I don't approve of or condone all of the messages that have resulted in some high-profile account banning of late on Twitter, but the simple fact is that Twitter has permitted far worse commentary to remain on Twitter without consequence. Maybe this behavior explains, in part, why Twitter is likely up for sale.
Don't do what I did. Don't accidentally copy curly quotes when pasting some html code into a code injection area (a little under-the-hood work for authorship signals). Even basic html hyperlinks don't behave so well when you use curly quotes. Just sayin'.
As a blogger myself, I find myself growing increasingly uncomfortable about reports of speech suppression of other bloggers through threats, intimidation, maliciously false process and the like. In this installment, some dissenting Harvard Law students were the victims of a likely bogus DMCA takedown demand issued by Harvard to WordPress.com. Bogus is as bogus does. If you are a Harvard alum, tell them you'll be a little short in the donation area this year. But this story has a better ending than some; the students didn't stand for it and immediately started a new blog. Keep fighting the good fight.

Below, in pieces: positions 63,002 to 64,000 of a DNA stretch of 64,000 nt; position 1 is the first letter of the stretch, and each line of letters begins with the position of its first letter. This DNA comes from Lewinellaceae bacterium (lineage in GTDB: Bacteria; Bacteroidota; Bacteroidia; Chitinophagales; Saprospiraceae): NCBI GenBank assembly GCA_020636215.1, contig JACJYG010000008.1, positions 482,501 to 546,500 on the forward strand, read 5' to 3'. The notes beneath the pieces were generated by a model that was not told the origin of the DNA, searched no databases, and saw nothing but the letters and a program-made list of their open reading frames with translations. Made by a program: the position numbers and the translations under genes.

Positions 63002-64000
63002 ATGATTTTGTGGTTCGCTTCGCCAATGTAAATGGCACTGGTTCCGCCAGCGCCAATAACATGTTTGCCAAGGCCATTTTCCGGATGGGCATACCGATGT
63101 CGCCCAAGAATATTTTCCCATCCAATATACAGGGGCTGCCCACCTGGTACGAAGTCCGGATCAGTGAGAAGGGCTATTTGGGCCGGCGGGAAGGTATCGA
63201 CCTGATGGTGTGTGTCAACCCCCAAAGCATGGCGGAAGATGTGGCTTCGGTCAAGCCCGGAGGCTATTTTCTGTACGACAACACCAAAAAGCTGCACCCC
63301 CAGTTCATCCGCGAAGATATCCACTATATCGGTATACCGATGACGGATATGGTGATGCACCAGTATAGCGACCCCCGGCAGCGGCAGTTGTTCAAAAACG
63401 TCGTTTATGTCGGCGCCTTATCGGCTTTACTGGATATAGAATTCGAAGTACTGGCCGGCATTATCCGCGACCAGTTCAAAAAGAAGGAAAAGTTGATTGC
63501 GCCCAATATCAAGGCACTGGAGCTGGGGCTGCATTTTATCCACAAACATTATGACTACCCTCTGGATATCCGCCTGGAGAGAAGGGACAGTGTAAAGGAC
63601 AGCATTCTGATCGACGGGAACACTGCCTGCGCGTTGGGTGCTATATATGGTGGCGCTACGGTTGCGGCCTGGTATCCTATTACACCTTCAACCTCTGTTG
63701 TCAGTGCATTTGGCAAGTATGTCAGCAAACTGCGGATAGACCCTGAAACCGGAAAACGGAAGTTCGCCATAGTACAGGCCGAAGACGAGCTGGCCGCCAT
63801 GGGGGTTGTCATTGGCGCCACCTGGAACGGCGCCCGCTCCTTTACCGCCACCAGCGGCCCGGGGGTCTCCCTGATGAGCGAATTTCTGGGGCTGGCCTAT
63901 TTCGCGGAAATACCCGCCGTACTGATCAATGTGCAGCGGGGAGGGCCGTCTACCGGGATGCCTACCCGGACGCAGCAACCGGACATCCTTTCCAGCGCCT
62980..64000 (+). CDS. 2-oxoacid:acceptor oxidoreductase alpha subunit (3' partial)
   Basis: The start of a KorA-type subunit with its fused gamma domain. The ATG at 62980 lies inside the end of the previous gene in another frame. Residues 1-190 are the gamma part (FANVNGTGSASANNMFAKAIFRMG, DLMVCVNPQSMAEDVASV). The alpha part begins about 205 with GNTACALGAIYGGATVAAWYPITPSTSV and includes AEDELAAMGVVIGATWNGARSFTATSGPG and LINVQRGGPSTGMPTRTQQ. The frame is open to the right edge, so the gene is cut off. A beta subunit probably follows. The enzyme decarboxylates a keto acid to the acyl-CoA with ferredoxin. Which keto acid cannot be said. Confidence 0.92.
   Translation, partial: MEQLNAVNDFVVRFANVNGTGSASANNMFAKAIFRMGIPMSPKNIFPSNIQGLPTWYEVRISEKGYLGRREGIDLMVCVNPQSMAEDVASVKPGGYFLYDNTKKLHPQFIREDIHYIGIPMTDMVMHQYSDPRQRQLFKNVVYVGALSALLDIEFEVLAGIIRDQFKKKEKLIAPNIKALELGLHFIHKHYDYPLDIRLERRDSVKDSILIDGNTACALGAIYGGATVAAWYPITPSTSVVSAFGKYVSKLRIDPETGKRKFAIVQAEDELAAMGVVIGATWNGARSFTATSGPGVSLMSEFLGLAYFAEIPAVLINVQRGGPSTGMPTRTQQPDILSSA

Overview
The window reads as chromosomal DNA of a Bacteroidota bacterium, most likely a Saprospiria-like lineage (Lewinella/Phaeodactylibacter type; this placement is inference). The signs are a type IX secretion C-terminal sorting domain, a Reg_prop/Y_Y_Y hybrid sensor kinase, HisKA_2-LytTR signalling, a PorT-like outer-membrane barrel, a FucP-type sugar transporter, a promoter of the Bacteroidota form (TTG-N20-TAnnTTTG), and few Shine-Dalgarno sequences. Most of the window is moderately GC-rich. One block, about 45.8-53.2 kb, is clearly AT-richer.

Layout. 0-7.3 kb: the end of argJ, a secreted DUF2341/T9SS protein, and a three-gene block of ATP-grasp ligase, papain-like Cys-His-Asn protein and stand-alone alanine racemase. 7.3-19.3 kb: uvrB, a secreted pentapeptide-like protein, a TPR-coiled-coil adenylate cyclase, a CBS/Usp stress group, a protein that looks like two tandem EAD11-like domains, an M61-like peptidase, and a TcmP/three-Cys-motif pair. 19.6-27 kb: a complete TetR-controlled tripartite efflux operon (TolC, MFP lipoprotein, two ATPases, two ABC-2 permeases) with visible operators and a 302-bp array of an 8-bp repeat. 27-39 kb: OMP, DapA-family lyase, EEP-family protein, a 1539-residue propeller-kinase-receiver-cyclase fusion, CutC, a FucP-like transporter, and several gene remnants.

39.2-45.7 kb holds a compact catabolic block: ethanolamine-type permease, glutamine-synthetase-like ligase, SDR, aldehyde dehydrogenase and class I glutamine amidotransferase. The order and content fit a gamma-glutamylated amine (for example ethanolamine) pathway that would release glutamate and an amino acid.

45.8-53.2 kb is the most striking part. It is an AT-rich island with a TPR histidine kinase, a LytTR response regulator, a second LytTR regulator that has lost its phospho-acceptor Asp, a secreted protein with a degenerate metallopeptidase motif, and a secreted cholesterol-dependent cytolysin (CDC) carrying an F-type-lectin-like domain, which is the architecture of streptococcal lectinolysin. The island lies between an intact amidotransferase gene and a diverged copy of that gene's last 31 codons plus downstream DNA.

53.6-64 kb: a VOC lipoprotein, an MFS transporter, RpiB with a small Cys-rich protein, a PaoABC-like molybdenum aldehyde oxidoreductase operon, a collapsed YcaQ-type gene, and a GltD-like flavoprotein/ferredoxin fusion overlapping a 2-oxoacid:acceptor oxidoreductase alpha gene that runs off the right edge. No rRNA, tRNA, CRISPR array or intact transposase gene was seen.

The Complex Litigator is now listed on Alltop, in the legal news section. Alltop is the magazine newsrack for the Internet. Here's how Alltop describes its purpose:
The purpose of Alltop is to help you answer the question, “What’s happening?” in “all the topics” that interest you. You may wonder how Alltop is different from a search engine. A search engine is good to answer a question like, “How many people live in China?” However, it has a much harder time answering the question, “What’s happening in China?” That’s the kind of question that we answer.